After a four-day trial, Ariel Robinson was convicted of homicide by child abuse in the death of 3-year-old Victoria “Tori” Rose Smith. She died at their home in Simpsonville South Carolina on January 14, 2021. Prosecutors said Robinson severely beat the child with a belt which caused her to suffer internal bleeding. After an hour and a half of deliberation, Robinson was found guilty and sentenced to life in prison. Her husband, Jerry “Austin” Robinson, testified against her. He made a plea deal and faces a sentence of 10 to 20 years in prison.
Victoria’s biological relatives believe people who scrutinize the young girl’s January 14 death along racial lines will not do anything to prevent another tragedy. (The foster parents and their biological sons were black, the girl and her two brothers were white.) Her biological family says the blame belongs to the South Carolina Department of Social Services (SCDSS) who were too quick to seize her from biological mom, Casie Phares, and didn’t do enough to ensure she was going to a safe home.
“This could have happened in a bad white home or they could have been placed in a loving black home where none of this would have happened. The point is that the people in charge of the adoption process are supposed to see through the smoke. These people are the experts, we trusted them to put the kids in a safe and loving environment. We now know they weren’t safe, they weren’t in a good home. Victoria was sweet, she was sassy. She was a smart, happy little girl and now she’s gone. It’s devastating,” Michelle Urps, Victoria’s great aunt, said in an interview.
Robinson had adopted Victoria and her two older brothers in March 2020. She has written repeatedly about her commitment to social justice, tweeting in the wake of the Capitol riot about how her four sons would experience the world differently because of their skin color. “In my house, my black children get treated the same as my white children, and my white children get treated the same as my black children. It’s a shame that when they go out into the real world, that won’t be the case.”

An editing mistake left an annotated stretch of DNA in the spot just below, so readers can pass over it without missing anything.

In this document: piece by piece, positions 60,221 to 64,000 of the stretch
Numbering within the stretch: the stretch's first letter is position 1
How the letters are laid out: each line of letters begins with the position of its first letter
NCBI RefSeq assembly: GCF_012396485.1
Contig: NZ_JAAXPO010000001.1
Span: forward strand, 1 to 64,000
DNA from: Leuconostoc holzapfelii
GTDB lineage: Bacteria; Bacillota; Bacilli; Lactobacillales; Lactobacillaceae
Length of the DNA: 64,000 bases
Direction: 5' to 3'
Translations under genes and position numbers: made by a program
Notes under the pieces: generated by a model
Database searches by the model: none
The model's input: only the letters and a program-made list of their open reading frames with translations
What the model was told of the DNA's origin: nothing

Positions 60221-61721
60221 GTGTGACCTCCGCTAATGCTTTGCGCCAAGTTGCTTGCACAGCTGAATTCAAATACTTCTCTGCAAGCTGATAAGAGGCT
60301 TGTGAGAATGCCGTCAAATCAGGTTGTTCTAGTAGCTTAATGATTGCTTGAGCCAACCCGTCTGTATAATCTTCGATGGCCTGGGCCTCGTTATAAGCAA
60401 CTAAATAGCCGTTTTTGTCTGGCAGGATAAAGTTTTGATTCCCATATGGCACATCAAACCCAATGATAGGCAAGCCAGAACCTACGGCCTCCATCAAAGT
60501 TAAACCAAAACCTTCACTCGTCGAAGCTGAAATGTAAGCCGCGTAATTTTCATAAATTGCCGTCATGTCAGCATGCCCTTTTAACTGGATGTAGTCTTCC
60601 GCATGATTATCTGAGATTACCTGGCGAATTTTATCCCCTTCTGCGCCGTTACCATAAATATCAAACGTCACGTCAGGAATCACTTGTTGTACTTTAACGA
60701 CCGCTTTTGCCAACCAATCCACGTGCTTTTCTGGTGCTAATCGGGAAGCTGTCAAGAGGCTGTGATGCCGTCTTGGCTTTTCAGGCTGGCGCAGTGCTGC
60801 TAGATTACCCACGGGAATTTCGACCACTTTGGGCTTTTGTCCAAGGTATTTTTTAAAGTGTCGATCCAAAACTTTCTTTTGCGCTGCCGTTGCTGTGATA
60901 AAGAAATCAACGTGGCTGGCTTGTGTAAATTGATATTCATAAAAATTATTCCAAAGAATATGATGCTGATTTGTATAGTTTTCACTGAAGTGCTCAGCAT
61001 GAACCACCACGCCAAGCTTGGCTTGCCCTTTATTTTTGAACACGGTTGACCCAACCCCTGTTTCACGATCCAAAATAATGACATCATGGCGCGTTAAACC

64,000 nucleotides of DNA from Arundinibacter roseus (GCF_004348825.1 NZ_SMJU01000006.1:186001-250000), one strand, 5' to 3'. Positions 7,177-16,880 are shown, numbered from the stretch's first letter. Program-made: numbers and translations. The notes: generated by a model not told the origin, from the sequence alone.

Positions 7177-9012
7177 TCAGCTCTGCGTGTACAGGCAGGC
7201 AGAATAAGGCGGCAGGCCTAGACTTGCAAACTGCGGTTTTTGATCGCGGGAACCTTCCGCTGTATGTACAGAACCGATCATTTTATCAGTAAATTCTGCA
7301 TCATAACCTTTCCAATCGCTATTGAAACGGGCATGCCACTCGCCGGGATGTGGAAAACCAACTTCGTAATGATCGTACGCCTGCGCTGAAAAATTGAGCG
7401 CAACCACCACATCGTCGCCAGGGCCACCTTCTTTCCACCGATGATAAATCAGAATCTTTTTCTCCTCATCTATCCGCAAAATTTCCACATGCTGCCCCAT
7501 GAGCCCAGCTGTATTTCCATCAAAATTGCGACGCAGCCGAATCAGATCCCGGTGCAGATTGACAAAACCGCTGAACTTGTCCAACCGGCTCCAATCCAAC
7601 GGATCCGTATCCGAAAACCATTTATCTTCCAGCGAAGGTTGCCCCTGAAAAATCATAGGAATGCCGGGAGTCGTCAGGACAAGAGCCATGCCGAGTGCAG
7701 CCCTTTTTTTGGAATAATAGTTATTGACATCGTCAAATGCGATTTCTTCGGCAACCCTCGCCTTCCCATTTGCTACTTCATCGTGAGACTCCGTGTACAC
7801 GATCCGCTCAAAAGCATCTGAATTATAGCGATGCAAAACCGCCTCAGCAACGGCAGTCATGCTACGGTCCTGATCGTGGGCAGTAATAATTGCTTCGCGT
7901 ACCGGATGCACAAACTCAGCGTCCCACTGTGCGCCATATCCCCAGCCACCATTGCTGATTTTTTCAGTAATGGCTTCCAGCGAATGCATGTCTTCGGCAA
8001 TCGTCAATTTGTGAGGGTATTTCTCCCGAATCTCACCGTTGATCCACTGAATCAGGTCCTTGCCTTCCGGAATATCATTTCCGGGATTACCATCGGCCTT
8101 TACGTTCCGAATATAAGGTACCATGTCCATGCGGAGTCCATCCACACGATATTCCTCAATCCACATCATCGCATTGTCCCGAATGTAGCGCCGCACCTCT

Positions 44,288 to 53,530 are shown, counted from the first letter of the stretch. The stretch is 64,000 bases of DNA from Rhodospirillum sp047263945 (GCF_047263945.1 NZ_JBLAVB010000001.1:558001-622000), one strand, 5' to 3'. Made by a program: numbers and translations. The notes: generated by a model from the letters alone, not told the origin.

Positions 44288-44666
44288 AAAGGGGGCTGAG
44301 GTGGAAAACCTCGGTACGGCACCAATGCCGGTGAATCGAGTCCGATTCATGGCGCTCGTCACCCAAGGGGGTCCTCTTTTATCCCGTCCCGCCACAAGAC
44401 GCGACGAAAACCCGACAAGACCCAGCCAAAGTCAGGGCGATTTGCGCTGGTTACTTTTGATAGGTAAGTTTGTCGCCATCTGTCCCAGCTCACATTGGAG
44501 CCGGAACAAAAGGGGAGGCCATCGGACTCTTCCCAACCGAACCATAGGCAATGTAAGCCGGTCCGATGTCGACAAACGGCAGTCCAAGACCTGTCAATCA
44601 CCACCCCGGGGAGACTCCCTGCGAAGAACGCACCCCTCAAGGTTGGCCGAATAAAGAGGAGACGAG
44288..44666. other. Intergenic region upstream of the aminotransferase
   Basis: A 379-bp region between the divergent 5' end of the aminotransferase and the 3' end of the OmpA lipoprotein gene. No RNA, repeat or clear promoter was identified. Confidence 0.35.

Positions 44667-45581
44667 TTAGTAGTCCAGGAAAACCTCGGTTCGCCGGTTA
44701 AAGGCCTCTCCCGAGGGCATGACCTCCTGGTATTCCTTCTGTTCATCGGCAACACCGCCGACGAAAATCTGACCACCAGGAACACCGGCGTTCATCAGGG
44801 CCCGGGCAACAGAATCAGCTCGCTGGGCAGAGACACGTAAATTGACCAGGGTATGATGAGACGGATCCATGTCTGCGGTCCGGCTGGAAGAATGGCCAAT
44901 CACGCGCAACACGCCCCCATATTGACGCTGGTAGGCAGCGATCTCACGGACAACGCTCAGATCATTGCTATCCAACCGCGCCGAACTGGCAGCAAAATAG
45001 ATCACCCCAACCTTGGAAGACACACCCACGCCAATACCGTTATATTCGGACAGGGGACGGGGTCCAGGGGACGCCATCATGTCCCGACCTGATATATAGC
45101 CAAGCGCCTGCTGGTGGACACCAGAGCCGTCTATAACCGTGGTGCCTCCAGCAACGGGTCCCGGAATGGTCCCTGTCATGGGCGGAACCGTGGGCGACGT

Three days before Victoria was allegedly beaten to death Robinson posted a cute collage of photos of the pair together, captioning it: “We go together like ketchup & MUSTARD! #MiniMe Being a girl mom is awesome.”
What occurs to me is – why with such a large extended biological family were the children taken and placed where they were ? Victoria’s case is unfortunately not the first time SCDSS has been blamed in a child’s death.
Victoria’s biological mother, Casie Phares, said she was never abusive to her children, but bullied by SCDSS into giving her children up. Phares said she was first flagged by SCDSS when she tested positive for marijuana while pregnant with Victoria. After Victoria tested positive as a newborn, Victoria’s aunt, Michelle Urps said “things just kind of spiraled from there.”
According to Victoria’s biological aunt, Michelle Urps – One day, while under SCDSS radar, Phares fell asleep while watching the two boys and Victoria, who was a newborn at the time. She had been up all night with the baby the night before. The two boys ran to the neighbors while their mom was asleep, The neighbors contacted police and that was the “final straw” with SCDSS. Phares was struggling to find housing at the time, which made her case with SCDSS even worse.
We don’t support families well enough to preserve children in the family they were born into. Many lose their children for nothing worse than being in poverty. This applies even more to struggling single moms.